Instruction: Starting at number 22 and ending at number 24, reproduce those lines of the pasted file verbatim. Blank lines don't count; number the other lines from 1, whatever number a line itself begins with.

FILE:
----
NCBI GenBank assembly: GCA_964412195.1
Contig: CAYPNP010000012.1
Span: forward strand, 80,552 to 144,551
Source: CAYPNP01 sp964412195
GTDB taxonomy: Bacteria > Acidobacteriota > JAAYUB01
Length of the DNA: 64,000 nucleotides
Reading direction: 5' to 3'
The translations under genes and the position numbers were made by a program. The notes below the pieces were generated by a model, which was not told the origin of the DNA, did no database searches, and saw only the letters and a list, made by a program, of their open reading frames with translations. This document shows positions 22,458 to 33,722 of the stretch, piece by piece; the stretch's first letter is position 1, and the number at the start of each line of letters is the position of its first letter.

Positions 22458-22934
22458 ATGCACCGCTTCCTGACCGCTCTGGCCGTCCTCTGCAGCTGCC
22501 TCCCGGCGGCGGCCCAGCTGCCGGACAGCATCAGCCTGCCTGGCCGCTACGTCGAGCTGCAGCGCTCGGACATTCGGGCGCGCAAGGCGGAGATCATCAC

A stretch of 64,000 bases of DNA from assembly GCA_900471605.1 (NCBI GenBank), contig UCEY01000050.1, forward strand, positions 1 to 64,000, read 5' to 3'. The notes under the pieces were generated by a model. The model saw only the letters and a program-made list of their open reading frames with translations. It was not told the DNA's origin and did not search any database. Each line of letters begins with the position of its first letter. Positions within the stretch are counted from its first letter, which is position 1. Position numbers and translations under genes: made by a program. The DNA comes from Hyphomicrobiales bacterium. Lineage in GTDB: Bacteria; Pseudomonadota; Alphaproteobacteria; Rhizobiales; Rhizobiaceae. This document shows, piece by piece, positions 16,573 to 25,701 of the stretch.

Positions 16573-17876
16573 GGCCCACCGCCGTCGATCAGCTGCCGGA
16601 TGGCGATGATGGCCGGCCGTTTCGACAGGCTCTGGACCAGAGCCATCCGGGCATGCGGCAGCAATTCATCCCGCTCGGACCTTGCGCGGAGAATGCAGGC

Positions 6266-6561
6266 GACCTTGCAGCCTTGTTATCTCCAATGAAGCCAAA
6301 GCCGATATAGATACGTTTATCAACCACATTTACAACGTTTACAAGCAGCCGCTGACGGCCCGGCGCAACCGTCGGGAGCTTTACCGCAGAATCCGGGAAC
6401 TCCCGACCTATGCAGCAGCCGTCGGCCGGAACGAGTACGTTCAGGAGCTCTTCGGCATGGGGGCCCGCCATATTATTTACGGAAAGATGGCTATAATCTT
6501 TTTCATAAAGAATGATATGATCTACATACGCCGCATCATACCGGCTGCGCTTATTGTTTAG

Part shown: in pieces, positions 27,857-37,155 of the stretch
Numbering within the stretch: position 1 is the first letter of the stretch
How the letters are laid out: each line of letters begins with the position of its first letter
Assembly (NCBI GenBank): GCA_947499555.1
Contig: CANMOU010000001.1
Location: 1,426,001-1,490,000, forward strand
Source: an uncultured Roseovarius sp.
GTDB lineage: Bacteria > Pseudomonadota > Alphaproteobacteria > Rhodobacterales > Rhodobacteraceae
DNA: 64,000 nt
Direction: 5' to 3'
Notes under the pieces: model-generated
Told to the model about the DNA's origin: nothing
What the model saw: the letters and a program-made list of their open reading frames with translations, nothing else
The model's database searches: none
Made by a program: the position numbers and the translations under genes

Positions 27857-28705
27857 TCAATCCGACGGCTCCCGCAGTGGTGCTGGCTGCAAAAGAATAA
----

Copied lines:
Numbering within the stretch: position 1 is the first letter of the stretch
How the letters are laid out: each line of letters begins with the position of its first letter
Assembly (NCBI GenBank): GCA_947499555.1